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Suzhal: The Vortex – A Well-Crafted Mystical Thriller That Deserved A Better Ending

Suzhal - The Vortex, Suzhal review
A goddess hunts down a monster in both reel and mythical sense in the freshly released Tamil web series Suzhal: The Vortex. It is how the myth, accompanied by the fervour of the goddess’ followers and the resultant visuals weaved into its narrative that makes this OTT release stand out. The visuals are part intimidating and part hypnotic just like faith in this deity – if you believe in her powers you will be in awe, if you don’t then you might be left feeling haunted.

Set in a small town called Samblur, Suzhal: The Vortex revolves around the disappearance of a 15-year-old girl Nila, who goes missing on the first night of Mayana Kollai- a nine-day-long festival observed to worship goddess Angala Parameshwari. On the same night, a local factory, also a source of employment to many of the townsfolk, burns to the ground. Both the investigations are being led by Inspector Regina Thomas (Sriya Reddy) and Sub Inspector Sakkarai (Kathir) two capable yet corrupt police officers. Things get murkier and convoluted with each episode as the officers find their personal lives tangled in the case and caught in between is Nandini (Aishwarya Rajesh) Nila’s sister – who is determined to find out the fate of her younger sibling.

The series has been created by Pushkar and Gayathri, makers of the acclaimed and popular Tamil film Vikram Vedha, and the duo doesn’t disappoint, at least when it comes to crafting the mystery around Nila’s disappearance. With every episode, we feel that we might know where the mystery might be headed, only for another revelation to turn the narrative on its head.

Suzhal Review: Realistic characters

One of the best things about Suzhal: The Vortex is how it refrains from painting a black and white picture of its characters. Almost every character is flawed, which makes them relatable and repulsive at the same time. For instance, Inspector Thomas knows how to run her police station, however, she has given up the desire to fight against corruption and casually takes bribes. She also loves her son and hates Shanmugam, the union leader at the factory that is burned down (and Nila’s father), in equal measures. Sakkarai, an affable policeman with great observational skills is betrothed, but finds himself drawn to Nandini. As his fiancé later points out, he suffers from a saviour complex and thus feels compelled to “rescue” troubled people like Nandini. Then there is Shanmugam- Nila and Nandini’s father who is devoted to the factory workers but doesn’t extend the same empathy and care towards his daughters and wife.


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Even Nandini’s character isn’t reduced to just being a vengeful heroine. We know that Nandini has moved away from the town to escape her family and circumstances and while she feels responsible for her sister now, she leaves Nila behind in her quest for independence and fails to develop a bond with her that would have enabled her to confide her feelings and trauma – a misplaced guilt that even the antagonist tries to play on towards the end.

An atmospheric thriller like no other

When we are introduced to Samblur it is a town throbbing with anger and worship. The factory employees are in midst of a protest, helmed by Shanmugam, while the rest of the residents are in the final phase of preparations for Mayana Kollai. With this festival, the web series creates an atmosphere of mysticism and horror. Some of the visuals from the festival do not make for an easy watch – especially the one involving the eating of a live bird during the festivities. What does help though is the elaborate trivia that are added about these scenes with every episode that help you understand the festival and its importance? The worshippers carrying a skull as part of the flag-raising ceremony, those walking on fire and even a symbolic unearthing of the dead from the undergrounds, each of the rituals or acts performed are rooted in folklore and once you read about it, you get a better grasp on how the story of people of Samblur is mimicking the folklore around goddess Angala.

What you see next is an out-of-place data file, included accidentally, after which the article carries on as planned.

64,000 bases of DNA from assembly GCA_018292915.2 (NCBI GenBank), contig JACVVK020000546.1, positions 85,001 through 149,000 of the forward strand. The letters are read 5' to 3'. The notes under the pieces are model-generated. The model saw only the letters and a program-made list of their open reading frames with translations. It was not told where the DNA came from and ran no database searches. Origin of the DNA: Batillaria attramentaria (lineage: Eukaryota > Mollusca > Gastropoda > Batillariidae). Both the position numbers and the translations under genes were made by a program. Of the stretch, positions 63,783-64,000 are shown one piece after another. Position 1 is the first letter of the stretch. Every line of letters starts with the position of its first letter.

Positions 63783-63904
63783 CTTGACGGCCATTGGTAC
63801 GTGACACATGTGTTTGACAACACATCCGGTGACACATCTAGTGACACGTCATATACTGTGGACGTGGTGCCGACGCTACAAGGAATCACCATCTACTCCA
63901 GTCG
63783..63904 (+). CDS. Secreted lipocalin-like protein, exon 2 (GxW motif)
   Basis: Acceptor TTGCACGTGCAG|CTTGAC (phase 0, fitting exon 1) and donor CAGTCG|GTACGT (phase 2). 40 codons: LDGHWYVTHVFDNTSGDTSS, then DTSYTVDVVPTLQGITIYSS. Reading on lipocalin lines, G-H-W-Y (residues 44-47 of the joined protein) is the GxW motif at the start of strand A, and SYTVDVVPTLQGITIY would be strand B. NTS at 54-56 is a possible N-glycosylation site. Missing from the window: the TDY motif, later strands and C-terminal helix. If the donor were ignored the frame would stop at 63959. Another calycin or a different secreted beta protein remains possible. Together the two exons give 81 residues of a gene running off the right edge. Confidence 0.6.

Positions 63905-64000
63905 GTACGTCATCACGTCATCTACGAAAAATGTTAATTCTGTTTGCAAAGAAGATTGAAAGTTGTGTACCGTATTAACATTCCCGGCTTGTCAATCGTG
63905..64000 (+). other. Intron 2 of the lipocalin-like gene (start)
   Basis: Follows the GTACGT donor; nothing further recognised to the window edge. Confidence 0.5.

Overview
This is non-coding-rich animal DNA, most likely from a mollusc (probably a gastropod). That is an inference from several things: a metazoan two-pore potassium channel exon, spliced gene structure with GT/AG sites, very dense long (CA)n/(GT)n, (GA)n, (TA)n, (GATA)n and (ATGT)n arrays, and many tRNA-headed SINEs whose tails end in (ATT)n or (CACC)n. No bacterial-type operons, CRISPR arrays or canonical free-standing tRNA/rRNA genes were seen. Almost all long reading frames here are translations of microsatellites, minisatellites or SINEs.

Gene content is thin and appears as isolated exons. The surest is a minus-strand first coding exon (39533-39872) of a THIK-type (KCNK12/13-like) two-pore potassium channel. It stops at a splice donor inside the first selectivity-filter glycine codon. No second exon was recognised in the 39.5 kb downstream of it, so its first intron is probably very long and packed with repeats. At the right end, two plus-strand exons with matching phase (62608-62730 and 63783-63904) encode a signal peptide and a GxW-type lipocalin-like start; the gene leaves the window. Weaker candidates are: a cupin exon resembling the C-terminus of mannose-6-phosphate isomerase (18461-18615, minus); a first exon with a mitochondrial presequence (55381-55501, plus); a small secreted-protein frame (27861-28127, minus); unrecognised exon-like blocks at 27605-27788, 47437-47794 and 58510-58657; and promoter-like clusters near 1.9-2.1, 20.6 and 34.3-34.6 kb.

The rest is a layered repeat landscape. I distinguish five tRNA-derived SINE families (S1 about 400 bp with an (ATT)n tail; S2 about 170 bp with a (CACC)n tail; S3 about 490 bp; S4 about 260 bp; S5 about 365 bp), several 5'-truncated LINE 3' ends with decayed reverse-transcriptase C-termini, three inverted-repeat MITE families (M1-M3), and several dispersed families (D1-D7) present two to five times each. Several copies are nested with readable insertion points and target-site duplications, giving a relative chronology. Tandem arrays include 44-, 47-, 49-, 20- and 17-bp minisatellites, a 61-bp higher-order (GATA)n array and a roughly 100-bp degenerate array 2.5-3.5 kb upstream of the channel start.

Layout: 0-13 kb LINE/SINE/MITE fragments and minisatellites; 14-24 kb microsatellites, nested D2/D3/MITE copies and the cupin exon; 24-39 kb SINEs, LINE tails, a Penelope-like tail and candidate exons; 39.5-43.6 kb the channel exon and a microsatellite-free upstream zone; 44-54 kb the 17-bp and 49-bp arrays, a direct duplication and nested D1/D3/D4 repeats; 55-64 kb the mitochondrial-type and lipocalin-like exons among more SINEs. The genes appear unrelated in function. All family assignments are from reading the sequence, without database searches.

The brilliant end that never comes

Suzhal: The Vortex could have been a brilliant series had it managed to keep the narrative going on the path that it sets with its initial episodes. However, in the last instalment, the thriller comes undone on both the fronts – the mystery of Nila’s disappearance and the burning down of the factory. While the mystery around the factory simply gets solved by one revelation, that the fire investigator luckily chances upon, the end to Nila’s story seems pretty obvious and yet leaves many loopholes in how the narrative was presented to us. While throughout the series Sakkarai insists that there is a connection between both of the incidents, and we want to believe him, the climax fails to make that connection.

When it comes to performances, Rajesh is as usual impressive as Nandini, a prodigal daughter with troubles of her own to deal with, and so is Karthik, whose Sakkarai is likeable despite his obvious flaws. At least he has the conscience to admit that he is wrong when he is. The same can’t be said about Reddy’s Regina. Perhaps it was the Hindi dubbing, but Regina comes across as unnecessarily volatile in the first few episodes, which lessens the impact in parts where her behaviour seems justifiable. Tragedy, vengeance or just a regular day at work, Regina is always furious.

Overall, Suzhal: The Vortex works in parts. Like Prithviraj Sukumaran’s Jana Gana Mana, it questions our perception of people and situations but fails to go to the depths that the Malayalam film does. If only more care was taken in crafting the last episode of the series, the experience would have been very different.

The views expressed are the author’s own.